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Middle East
Dubai World moves to restructure debt
From the Financial Times of Thu, 27 Nov 2014 12:06:18 GMT
An Emirates Airlines' airplane flies past a minaret 29 December 2006 in the emirate of Dubai. The company vice chairman said he believes that the airline will have too little rather than too much capacity even after its 121 billion Dirhams spent -although the airbus A380 will arrive at Emirates hangars two years late, the airline is optimistic about its expansion plans for 2007. AFP PHOTO/KARIM SAHIB©AFP

Dubai will next week present proposals to extend restructured loans at one of its largest conglomerates, taking advantage of the revived economy to manage its debt mountain, people aware of the matter say.

Government-owned Dubai World, which signed a $25bn restructuring deal in 2011, hopes to extend a $10.5bn maturity scheduled for 2018 as the emirate considers large-scale infrastructure investment in the aviation sector ahead of its planned hosting of the World Expo in 2020.

The company, which declined to comment, will present this “restructuring of a restructuring” to creditors at meetings in London on December 1 and in Dubai on December 8.

Dubai World, the company at the heart of the emirate’s debt crisis five years ago, will offer an early repayment of $4.5bn due in 2015 while extending the 2018 tranche until to 2022. Extra fees and better interest rates will be offered on the extended maturity in a bid to assuage creditor concerns.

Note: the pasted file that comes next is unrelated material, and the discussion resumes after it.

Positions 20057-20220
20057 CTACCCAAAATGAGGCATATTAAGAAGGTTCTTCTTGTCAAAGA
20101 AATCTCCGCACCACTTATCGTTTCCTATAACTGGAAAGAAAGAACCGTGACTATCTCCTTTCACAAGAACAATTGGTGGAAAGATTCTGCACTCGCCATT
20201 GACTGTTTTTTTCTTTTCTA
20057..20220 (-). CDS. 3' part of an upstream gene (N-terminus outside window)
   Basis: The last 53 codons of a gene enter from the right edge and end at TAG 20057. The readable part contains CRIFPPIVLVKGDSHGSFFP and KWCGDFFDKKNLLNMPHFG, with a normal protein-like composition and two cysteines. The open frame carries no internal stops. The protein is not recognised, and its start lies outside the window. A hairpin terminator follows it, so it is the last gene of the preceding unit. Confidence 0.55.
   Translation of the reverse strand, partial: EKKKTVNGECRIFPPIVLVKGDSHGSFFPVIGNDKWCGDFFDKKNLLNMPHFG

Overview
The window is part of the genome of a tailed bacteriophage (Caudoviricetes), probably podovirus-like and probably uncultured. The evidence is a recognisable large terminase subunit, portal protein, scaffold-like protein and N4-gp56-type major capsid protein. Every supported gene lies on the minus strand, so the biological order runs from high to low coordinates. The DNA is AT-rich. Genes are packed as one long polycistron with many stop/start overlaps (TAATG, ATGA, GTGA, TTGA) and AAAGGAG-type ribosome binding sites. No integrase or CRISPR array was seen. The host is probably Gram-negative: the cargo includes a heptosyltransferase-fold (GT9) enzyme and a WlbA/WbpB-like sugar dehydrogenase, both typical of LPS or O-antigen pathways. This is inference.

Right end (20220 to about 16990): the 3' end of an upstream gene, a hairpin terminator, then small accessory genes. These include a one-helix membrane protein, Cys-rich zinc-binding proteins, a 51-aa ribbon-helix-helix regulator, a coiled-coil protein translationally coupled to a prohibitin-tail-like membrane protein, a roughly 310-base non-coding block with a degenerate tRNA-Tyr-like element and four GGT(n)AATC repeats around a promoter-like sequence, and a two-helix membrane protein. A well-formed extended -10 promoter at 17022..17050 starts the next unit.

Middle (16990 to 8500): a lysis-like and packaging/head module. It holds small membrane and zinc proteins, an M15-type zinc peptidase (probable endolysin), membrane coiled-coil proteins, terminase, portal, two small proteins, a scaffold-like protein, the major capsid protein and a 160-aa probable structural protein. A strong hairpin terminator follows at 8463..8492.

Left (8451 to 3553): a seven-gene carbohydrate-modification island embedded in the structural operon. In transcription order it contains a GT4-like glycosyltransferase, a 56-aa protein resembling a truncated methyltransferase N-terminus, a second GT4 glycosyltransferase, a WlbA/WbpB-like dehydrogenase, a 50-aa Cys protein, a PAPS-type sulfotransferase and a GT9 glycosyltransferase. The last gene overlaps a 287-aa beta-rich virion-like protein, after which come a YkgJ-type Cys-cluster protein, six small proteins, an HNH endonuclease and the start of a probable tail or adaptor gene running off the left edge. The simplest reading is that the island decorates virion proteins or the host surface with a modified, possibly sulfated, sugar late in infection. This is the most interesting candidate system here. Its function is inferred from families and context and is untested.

A committee of main lenders, including Standard Chartered, HSBC, Abu Dhabi Commercial Bank and Dubai’s Emirates NBD, have agreed main terms of the package.

But the company needs to persuade dozens of other creditors to sign up to a restructuring of the 2018 maturity. The extension talks, which opened in April, have been protracted as some banks sought higher fees and better interest rates for the extension.

Bankers say most lenders are likely to react positively to the new deal, focusing on the potential of the emirate’s revived economic prospects. “The final deal is fair and equitable,” said one senior banker.

But some lenders, burnt by their exposure to Dubai during its debt crisis, may cry foul at the company wriggling out of repayment commitments in 2018. “There are always guys who will complain about everything,” added the banker.

Dubai World’s $2.6bn sale of the Jebel Ali Free Zone logistics park to DP World, the Dubai ports operator, has freed up enough cash to repay the 2015 debt tranche early.

The company wants to secure the approval of lenders holding three-quarters of the loan value for the proposal to fall in line with UK law. But Dubai World can push still push through the deal with only two-thirds’ approval at the Dubai World Tribunal, a legal body set up after the conglomerate’s debt crisis.

Dubai’s services-orientedeconomy has rebounded in the past couple of years on the back of improved trade, tourism and transportation The emirate still has debts estimated at $120bn but economists are now more comfortable that these can be serviced.

As Dubai looks to its next phase of development, it will have to borrow more from banks and capital markets for part of its funding needs for large-scale infrastructure projects.

The emirate wants to capitalise on its role as a global aviation hub by expanding Al Maktoum, its second airport, through a $32bn investment programme.

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